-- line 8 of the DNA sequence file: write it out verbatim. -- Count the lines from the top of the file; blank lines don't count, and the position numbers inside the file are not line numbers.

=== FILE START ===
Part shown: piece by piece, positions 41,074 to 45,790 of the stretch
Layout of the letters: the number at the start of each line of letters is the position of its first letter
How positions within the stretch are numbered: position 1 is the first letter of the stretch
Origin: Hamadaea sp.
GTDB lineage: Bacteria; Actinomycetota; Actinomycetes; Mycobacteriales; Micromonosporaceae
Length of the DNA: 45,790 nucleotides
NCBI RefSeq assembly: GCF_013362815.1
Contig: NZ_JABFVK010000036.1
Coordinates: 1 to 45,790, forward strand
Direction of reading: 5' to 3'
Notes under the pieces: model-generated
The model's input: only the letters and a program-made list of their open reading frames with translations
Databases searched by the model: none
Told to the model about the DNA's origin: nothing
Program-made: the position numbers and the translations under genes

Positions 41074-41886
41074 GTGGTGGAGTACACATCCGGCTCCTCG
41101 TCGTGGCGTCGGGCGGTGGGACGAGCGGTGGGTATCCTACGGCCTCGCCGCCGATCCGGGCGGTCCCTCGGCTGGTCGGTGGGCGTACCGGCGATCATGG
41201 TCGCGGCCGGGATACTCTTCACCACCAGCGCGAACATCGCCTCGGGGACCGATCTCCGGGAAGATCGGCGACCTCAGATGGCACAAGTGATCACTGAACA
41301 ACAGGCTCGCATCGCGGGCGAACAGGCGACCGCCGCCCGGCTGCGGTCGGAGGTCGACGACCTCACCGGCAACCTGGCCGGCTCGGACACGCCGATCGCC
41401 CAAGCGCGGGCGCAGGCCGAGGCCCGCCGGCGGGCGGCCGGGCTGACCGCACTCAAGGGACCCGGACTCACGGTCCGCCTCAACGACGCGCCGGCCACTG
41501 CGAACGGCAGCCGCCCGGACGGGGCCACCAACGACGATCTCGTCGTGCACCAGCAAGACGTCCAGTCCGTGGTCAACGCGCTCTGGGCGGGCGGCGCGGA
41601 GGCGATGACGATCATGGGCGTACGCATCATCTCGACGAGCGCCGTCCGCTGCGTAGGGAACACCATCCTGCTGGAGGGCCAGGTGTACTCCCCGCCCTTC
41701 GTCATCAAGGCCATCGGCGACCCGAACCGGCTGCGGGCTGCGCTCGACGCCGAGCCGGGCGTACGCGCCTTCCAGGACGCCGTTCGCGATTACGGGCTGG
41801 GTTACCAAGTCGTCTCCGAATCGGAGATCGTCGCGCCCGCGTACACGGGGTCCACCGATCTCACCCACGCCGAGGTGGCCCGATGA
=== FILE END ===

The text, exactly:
Contig: NZ_JABFVK010000036.1